Undergraduates Celebrate Second Consecutive Virtual Housing Day
Dean of Students Office Discusses Housing Day, Anti-Racism Goals
Renowned Cardiologist and Nobel Peace Prize Winner Bernard Lown Dies at 99
Native American Nonprofit Accuses Harvard of Violating Federal Graves Protection and Repatriation Act
U.S. Reps Assess Biden’s Progress on Immigration at HKS Event
Harvard Corporation Senior Fellow James R. Houghton ’58, who played a key role in the resignation of former University President Lawrence H. Summers and presided over the appointment of his successor, Drew G. Faust, will leave his post on the University’s top governing board at the end of the current academic year.
Robert D. Reischauer ’63, who joined the Corporation as a fellow in 2002 after concluding his six-year term on the Board of Overseers, will succeed Houghton as senior fellow, according to a University announcement of Houghton’s decision released Monday afternoon.
With nearly a decade and a half of service, Houghton is twice over the most senior member of the Corporation—the six-person body that oversees and advises Harvard’s president. He joined the board in 1995 and became its senior fellow in 2002.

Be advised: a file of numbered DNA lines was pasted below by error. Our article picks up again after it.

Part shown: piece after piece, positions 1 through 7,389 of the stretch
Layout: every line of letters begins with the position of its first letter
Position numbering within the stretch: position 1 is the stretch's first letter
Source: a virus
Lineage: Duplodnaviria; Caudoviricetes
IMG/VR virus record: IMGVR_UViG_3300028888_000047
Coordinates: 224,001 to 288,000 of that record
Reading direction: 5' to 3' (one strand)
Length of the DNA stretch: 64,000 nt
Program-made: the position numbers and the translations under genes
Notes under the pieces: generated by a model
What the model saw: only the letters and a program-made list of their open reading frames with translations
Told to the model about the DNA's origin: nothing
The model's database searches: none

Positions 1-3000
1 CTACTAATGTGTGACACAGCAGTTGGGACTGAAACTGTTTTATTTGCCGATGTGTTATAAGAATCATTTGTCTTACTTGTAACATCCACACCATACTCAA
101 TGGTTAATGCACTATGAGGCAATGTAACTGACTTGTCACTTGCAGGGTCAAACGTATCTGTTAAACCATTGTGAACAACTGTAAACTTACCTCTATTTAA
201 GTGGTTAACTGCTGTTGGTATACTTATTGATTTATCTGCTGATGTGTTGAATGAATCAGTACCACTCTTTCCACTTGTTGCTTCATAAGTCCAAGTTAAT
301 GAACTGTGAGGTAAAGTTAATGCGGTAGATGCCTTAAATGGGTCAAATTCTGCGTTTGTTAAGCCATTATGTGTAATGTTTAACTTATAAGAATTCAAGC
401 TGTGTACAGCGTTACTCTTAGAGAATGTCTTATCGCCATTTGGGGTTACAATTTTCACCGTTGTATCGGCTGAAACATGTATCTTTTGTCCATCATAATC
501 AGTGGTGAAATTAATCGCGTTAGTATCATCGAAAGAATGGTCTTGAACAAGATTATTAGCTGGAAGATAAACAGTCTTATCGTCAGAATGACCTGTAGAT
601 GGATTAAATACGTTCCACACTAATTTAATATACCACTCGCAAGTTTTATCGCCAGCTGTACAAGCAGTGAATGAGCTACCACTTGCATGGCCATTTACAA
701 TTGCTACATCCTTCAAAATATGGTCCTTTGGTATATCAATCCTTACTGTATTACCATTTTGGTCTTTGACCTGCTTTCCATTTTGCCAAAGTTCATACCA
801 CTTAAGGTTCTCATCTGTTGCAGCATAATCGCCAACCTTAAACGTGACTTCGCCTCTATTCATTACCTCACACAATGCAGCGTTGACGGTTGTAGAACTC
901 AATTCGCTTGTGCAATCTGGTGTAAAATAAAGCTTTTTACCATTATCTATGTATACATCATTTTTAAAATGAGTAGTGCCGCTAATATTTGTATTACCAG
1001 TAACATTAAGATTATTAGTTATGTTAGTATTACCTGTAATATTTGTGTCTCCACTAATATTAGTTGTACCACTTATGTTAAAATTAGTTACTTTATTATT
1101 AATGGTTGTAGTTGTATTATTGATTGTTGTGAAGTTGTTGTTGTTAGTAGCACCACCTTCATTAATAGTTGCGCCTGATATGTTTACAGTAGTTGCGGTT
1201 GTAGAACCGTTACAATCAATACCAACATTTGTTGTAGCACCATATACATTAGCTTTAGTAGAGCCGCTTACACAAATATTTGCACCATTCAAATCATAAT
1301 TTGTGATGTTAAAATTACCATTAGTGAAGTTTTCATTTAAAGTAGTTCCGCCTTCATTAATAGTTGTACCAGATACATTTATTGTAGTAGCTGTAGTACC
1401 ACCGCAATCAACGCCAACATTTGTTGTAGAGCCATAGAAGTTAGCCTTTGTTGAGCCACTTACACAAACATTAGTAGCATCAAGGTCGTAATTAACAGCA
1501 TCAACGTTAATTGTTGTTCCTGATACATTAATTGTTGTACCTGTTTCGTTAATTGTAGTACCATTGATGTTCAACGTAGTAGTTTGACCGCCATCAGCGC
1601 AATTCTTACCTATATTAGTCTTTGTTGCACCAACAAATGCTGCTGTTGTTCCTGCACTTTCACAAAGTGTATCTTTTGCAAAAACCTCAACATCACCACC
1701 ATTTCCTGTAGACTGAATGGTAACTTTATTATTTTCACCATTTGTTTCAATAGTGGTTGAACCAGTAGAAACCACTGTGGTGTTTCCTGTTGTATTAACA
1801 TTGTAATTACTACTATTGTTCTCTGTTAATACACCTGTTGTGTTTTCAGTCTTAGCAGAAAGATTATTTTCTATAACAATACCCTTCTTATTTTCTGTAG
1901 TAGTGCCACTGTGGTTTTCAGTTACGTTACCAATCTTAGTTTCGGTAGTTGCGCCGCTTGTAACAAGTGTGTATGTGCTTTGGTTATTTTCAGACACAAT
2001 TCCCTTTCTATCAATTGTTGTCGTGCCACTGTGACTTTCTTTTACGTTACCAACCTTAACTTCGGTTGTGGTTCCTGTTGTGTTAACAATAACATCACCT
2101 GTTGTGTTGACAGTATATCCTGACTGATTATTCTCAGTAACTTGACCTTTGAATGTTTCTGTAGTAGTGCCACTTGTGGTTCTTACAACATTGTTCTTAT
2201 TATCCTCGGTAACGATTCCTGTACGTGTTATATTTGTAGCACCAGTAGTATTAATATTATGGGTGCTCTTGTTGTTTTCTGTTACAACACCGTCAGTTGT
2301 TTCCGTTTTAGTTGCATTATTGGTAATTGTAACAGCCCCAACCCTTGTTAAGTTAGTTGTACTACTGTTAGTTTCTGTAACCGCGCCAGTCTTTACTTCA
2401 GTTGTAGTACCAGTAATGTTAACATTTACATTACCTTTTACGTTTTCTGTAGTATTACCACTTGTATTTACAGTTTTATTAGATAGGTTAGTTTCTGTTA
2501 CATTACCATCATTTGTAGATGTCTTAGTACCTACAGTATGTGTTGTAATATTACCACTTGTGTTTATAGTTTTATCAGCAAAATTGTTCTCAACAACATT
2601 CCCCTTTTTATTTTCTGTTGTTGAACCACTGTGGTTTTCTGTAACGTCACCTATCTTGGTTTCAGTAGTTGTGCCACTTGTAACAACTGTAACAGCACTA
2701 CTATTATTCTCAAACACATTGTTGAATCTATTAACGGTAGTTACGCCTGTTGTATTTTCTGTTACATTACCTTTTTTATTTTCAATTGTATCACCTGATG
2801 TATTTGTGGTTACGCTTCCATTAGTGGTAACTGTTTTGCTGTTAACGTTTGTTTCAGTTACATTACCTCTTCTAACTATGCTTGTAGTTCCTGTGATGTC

Houghton is also an active member of several boards of directors of various companies, and the current chairman of the board of trustees at the Metropolitan Museum of Art. Upon graduating from Harvard Business School in 1962, Houghton spent much of his professional career at Corning Incorporated—a maker of specialty glass and ceramics—where he eventually rose to the top posts of chairman and CEO in 1983, and again in 2002.
The senior fellow post—which can be described as the first among equals—differs from that of the Chair of the board, the President, who leads the meetings. But Houghton has been a distinct and important presence in the group: he is responsible for representing all Corporation members on certain occasions and chairs the meetings when the President is absent, wrote Harvard Corporation member Nannerl O. Keohane in an e-mailed statement.
Houghton has also been active in reaching out to members of the Board of Overseers, Harvard’s second-highest governing board, according to Keohane.
“Under his leadership we are meeting with them more often, and learning from each other,” she wrote of her colleague. “This has been an important step, and it owes a lot to Jamie.”
“He has been a first-rate leader and an important voice for the university, and someone who has been concerned about all dimensions of the institution,” Reischauer said in an interview Monday. “I think all of us are deeply grateful for contributions he’s made—not just through the smooth functioning of the Corporation, but to the strength of the University overall.”
Christine M. Heenan, vice president for public affairs and communications, said she believes that there are “no formal rules” regarding the appointment of a senior fellow, though seniority conventionally plays a “primary factor” in these decisions.